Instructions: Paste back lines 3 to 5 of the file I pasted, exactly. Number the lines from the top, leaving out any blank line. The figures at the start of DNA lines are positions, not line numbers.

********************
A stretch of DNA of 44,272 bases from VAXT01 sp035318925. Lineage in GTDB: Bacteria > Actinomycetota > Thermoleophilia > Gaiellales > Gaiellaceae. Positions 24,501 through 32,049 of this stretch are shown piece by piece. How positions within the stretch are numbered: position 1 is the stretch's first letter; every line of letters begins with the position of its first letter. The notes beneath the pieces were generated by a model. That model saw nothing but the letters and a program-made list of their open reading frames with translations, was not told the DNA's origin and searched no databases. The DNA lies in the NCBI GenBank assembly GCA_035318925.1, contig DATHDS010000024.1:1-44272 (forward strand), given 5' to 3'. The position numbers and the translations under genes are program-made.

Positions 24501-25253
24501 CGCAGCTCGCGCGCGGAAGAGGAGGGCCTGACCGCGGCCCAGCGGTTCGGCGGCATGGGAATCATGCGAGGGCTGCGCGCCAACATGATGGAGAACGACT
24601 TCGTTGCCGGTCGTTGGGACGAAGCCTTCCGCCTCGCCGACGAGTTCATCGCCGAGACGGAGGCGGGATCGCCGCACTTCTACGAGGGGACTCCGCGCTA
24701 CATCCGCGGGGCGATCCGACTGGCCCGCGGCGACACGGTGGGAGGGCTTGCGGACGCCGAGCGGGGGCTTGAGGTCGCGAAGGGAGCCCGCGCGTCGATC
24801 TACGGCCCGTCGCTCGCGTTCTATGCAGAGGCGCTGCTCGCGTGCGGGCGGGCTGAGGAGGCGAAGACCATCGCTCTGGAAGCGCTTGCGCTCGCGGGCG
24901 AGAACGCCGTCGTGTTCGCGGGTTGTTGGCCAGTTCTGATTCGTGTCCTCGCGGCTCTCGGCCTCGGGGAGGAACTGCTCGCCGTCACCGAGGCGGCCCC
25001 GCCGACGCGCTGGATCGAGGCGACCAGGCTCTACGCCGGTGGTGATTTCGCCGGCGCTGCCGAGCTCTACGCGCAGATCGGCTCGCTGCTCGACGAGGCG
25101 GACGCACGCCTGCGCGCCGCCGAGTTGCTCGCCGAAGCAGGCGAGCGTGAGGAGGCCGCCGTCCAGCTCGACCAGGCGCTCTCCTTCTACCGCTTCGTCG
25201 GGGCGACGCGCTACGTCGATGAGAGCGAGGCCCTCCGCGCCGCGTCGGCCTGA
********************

24501 CGCAGCTCGCGCGCGGAAGAGGAGGGCCTGACCGCGGCCCAGCGGTTCGGCGGCATGGGAATCATGCGAGGGCTGCGCGCCAACATGATGGAGAACGACT
24601 TCGTTGCCGGTCGTTGGGACGAAGCCTTCCGCCTCGCCGACGAGTTCATCGCCGAGACGGAGGCGGGATCGCCGCACTTCTACGAGGGGACTCCGCGCTA
24701 CATCCGCGGGGCGATCCGACTGGCCCGCGGCGACACGGTGGGAGGGCTTGCGGACGCCGAGCGGGGGCTTGAGGTCGCGAAGGGAGCCCGCGCGTCGATC